Relations between Iran and Saudi Arabia have been tense ever since the establishment of the Islamic Republic back in 1979. Initially, Iran’s doctrine of exporting its revolution and its leaders’ negative view of countries such as Saudi Arabia, together with Riyadh’s creation of the Gulf Cooperation Council and support for Iraqi dictator Saddam Hussein’s regime during its 1980-1988 war with Iran, led to mutual political pessimism. Ties were further strained in 1987 after the massacre of over 400 Iranian pilgrims by Saudi security forces in the holy city of Mecca. With the passing of Ayatollah Ruhollah Khomeini, the founder of the Islamic Republic, in 1989, followed by the pragmatic presidency of Ali Akbar Hashemi Rafsanjani, tensions began to ease — but were never fully eliminated.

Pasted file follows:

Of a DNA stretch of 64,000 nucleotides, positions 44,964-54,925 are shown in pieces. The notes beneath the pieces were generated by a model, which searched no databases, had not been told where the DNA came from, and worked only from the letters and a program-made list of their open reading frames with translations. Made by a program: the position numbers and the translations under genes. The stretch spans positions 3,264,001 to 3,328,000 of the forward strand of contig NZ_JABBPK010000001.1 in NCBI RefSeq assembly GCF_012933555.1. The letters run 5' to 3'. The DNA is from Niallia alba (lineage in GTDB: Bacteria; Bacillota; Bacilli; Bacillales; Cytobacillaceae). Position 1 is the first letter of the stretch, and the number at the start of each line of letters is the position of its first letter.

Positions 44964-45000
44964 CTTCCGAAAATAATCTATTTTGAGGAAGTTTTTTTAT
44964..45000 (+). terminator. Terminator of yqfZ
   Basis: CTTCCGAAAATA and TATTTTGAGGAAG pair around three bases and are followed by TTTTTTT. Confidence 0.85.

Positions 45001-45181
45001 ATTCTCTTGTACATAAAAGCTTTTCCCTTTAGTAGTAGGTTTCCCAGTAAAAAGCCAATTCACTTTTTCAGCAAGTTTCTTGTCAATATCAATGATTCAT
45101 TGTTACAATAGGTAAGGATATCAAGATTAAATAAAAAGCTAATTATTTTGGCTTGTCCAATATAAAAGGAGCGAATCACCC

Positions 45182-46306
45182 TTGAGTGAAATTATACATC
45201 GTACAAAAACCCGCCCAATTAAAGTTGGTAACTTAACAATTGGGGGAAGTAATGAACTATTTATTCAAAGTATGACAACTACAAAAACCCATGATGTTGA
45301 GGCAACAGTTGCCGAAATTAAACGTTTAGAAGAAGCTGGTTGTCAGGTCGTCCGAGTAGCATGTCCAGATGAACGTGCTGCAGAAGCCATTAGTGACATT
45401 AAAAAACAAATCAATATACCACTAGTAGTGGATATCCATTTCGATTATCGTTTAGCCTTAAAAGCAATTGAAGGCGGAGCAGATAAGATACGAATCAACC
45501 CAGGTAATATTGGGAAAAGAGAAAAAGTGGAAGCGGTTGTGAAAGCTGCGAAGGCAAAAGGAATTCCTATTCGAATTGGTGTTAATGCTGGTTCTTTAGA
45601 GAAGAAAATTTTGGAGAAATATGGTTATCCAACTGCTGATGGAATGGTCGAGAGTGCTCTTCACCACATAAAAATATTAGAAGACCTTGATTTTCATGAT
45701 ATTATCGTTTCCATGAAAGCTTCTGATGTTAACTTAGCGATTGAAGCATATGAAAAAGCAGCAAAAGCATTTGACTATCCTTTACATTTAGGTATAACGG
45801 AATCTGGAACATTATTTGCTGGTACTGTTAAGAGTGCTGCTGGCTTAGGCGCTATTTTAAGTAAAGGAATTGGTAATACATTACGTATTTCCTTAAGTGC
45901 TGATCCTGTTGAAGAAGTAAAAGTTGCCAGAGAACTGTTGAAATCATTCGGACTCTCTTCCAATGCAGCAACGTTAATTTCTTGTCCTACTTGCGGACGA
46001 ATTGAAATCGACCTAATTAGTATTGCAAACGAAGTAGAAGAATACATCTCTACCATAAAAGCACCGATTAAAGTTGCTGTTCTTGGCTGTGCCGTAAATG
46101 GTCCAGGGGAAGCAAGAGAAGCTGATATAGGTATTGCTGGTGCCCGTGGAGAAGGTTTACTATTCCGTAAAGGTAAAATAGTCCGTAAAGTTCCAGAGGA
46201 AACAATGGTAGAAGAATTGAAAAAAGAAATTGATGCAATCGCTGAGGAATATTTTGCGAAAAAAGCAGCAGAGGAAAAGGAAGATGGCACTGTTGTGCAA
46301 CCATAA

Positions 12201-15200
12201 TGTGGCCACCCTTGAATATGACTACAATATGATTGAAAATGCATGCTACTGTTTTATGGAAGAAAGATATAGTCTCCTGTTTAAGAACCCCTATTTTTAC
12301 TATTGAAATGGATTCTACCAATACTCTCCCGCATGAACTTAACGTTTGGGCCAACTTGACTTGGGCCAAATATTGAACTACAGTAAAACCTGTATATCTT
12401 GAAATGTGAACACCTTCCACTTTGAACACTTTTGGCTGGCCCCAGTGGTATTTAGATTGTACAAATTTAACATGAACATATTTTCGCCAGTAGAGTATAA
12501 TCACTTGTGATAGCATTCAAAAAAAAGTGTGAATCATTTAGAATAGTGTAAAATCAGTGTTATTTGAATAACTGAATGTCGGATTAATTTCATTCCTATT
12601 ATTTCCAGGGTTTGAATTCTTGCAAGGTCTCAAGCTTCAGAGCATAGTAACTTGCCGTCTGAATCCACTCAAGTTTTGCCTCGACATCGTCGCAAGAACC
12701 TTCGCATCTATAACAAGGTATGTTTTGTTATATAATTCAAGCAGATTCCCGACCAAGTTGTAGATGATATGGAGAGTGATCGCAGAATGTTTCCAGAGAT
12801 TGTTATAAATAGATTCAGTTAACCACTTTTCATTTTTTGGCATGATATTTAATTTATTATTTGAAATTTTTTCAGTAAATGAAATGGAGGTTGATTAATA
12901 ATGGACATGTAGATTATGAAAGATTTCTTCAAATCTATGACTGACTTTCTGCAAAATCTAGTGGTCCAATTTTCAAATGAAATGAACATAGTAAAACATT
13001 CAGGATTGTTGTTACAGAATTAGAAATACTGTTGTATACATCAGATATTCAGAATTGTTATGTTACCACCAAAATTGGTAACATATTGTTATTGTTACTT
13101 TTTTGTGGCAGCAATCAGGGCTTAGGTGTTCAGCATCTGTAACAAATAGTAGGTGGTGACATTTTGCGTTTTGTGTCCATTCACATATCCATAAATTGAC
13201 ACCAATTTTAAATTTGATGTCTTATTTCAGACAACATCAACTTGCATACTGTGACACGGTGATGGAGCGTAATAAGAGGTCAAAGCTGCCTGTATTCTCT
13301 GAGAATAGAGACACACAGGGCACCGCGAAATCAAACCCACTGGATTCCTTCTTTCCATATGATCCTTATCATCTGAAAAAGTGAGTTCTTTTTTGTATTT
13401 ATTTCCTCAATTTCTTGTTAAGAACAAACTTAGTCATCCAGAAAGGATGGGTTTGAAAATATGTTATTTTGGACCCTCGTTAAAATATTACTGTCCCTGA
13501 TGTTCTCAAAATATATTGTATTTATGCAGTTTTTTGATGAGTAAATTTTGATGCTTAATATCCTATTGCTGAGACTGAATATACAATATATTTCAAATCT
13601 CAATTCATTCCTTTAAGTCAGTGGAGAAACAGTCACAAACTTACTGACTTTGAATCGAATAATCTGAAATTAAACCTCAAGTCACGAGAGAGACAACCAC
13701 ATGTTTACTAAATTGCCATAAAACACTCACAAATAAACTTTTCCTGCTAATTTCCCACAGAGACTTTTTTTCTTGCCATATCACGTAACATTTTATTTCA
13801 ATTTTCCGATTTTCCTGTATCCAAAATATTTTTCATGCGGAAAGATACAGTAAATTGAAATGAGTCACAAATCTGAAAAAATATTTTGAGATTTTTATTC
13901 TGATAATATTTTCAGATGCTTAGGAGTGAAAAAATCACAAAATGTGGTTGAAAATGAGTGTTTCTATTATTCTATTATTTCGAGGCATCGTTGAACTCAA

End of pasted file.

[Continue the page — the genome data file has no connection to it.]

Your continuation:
In 2011, as the Arab Spring spread across the Middle East, the wall of mistrust between Tehran and Riyadh grew thicker. The civil wars in Syria and Yemen pushed the two sides into indirect military confrontations. Riyadh’s Jan. 2 execution of Shiite cleric Sheikh Nimr al-Nimr, amid Tehran’s protestations, brought the worsening tension to a head. Indeed, Saudi Arabia’s decision to cut ties with Iran after its diplomatic facilities were stormed by Iranian protesters, with countries such as Sudan, Somalia, Bahrain and Djibouti soon following suit, brought about a novel state in the Iranian-Saudi relationship. In this atmosphere, media pundits are asking whether it is possible that Tehran and Riyadh may enter direct military confrontation. The answer is clear: There will not be a war between Iran and Saudi Arabia, for five main reasons.